Utilizing the energy harvested from the solar-powered generators that will be included as part of the proposed highways and roadways Scott’s team is currently working on will also be the inclusion of electric refueling stations. Most official opponents of the eco-friendly car design say that Electric Vehicles just aren’t feasible in today’s society. These facts and figures, however, are spun in fossil fuel fiction and don’t take into account that there basically aren’t any EV refueling stations in America. On the flip side, as of 2002, there were more than 117,000 full-service gas stations located throughout the country. Now 2011, it’s safe to assume that figure is probably a bit outdated. With the exception of Alaska, where winters get so cold that residents are forced to keep engine block heaters mounted on their cars basically year round, there hasn’t really been a need for the mass production of EV refueling stations in the lower forty-eight. Brusaw hypothesizes that if Americans had easy access to refueling stations people would find it more attractive, and sensible, to “go green,” so to speak, and purchase Electric Vehicles, which would make sense. I doubt anybody would buy iPods if the closest place you could find to recharge your Nano was located over 3,400 miles away.

Towards the end of the interview, Brusaw spoke with me briefly on the subject of jobs in this country. When asked how many jobs he projected the Solar Roadways project would create, he estimated that nearly 2 million jobs would be created as part of the project. Employment opportunities in construction, installation, and logistics would be instantly created, almost overnight, to assist in the development and implementation of the project. So far, no formal job surveys have taken place to properly estimate the number of jobs a project like this might potentially create both in the immediate future and long term. But at a time when unemployment rates continue to rise, and jobs continue to remain at an all-time scarcity, with many businesses taking opportunities for work overseas, the Solar Roadways Project could provide millions of Americans with lucrative (not to mention socially beneficial) lines of work in a highly viable industry.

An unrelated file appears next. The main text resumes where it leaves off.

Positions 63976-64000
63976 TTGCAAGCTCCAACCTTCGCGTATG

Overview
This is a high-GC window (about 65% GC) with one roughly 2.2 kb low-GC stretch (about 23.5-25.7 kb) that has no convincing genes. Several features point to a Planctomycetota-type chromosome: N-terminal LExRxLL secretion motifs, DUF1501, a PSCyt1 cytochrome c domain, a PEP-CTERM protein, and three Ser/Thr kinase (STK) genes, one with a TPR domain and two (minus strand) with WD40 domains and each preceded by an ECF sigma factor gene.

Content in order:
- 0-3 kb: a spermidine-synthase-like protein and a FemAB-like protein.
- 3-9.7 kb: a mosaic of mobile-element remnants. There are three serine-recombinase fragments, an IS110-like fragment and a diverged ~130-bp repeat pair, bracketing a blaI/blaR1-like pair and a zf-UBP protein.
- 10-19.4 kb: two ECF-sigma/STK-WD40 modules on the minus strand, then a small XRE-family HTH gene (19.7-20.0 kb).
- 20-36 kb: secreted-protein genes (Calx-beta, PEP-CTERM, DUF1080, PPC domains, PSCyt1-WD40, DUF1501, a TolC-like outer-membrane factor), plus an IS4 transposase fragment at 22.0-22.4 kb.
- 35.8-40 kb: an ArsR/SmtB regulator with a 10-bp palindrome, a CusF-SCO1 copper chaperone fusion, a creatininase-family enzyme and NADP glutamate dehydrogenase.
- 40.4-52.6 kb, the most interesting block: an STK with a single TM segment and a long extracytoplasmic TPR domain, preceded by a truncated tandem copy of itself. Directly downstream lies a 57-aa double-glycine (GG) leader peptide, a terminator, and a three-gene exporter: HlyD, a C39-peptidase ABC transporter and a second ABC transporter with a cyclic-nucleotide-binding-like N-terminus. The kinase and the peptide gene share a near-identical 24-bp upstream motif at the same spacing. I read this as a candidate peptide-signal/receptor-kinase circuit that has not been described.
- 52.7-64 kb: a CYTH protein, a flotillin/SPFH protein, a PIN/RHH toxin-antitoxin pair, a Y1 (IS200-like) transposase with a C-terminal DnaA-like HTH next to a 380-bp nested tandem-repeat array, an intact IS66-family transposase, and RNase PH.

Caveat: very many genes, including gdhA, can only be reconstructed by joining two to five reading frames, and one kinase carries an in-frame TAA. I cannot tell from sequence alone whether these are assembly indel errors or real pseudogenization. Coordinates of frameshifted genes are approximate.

The United States of America seems to be heading for a point break. Programs that offer promise, like the Ohio Hub project, somehow find their way onto the legislative chopping block and get axed before our very eyes. The price of gas continues to rise, and our infrastructure continues to crumble under the stress of harsh winters and the weight of more than 135,000,000 autos. Already, Brusaw and many other project leaders have pitched the idea to politicians and special interest groups alike in hopes of catching the attentive ears and open wallets of constituents also concerned about the viability and sustainability of our country in the years to come. So far, these efforts haven’t gone without reward, but haven’t been met without resistance. Although the project still has a long way to go before we see solar-powered panels being installed in downtown Cleveland, it might not be long before we start seeing our roads go green, and for the time being, there’s at least one man trying his best to steer clear of an uncertain future by offering Americans, and the rest of the world, a plan to generate eco-friendly technology geared towards the economic sustainability of our country using two things Americans are more than passionate about; open road and the shining sun.